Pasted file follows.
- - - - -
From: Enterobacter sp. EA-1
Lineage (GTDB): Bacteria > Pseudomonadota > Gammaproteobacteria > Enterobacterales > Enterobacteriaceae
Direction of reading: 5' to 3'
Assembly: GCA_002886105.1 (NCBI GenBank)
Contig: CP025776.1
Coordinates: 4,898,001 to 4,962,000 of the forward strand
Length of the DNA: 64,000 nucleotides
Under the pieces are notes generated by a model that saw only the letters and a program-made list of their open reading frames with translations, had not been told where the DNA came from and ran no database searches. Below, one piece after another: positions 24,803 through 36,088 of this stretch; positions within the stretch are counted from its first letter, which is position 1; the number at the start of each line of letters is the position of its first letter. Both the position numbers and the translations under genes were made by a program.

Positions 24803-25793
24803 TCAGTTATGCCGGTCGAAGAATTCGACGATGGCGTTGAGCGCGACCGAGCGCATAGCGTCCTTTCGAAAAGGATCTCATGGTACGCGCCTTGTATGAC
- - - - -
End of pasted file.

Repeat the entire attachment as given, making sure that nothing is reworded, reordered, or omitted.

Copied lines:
From: Enterobacter sp. EA-1
Lineage (GTDB): Bacteria > Pseudomonadota > Gammaproteobacteria > Enterobacterales > Enterobacteriaceae
Direction of reading: 5' to 3'
Assembly: GCA_002886105.1 (NCBI GenBank)
Contig: CP025776.1
Coordinates: 4,898,001 to 4,962,000 of the forward strand
Length of the DNA: 64,000 nucleotides
Under the pieces are notes generated by a model that saw only the letters and a program-made list of their open reading frames with translations, had not been told where the DNA came from and ran no database searches. Below, one piece after another: positions 24,803 through 36,088 of this stretch; positions within the stretch are counted from its first letter, which is position 1; the number at the start of each line of letters is the position of its first letter. Both the position numbers and the translations under genes were made by a program.

Positions 24803-25793
24803 TCAGTTATGCCGGTCGAAGAATTCGACGATGGCGTTGAGCGCGACCGAGCGCATAGCGTCCTTTCGAAAAGGATCTCATGGTACGCGCCTTGTATGAC